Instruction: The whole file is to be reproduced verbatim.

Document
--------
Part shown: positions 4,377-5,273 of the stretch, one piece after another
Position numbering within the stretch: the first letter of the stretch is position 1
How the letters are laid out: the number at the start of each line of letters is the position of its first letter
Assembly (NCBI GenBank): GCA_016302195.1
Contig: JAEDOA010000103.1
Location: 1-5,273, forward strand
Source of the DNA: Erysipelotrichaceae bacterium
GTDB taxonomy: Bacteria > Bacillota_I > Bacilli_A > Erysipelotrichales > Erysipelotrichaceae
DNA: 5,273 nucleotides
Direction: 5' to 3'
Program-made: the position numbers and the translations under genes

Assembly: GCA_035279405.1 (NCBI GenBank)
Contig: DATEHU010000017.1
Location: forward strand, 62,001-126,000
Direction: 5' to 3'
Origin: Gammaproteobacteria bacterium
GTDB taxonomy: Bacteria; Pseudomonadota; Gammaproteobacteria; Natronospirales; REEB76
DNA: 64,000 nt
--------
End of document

Part shown: positions 4,377-5,273 of the stretch, one piece after another
Position numbering within the stretch: the first letter of the stretch is position 1
How the letters are laid out: the number at the start of each line of letters is the position of its first letter
Assembly (NCBI GenBank): GCA_016302195.1
Contig: JAEDOA010000103.1
Location: 1-5,273, forward strand
Source of the DNA: Erysipelotrichaceae bacterium
GTDB taxonomy: Bacteria > Bacillota_I > Bacilli_A > Erysipelotrichales > Erysipelotrichaceae
DNA: 5,273 nucleotides
Direction: 5' to 3'
Program-made: the position numbers and the translations under genes

Assembly: GCA_035279405.1 (NCBI GenBank)
Contig: DATEHU010000017.1
Location: forward strand, 62,001-126,000
Direction: 5' to 3'
Origin: Gammaproteobacteria bacterium
GTDB taxonomy: Bacteria; Pseudomonadota; Gammaproteobacteria; Natronospirales; REEB76
DNA: 64,000 nt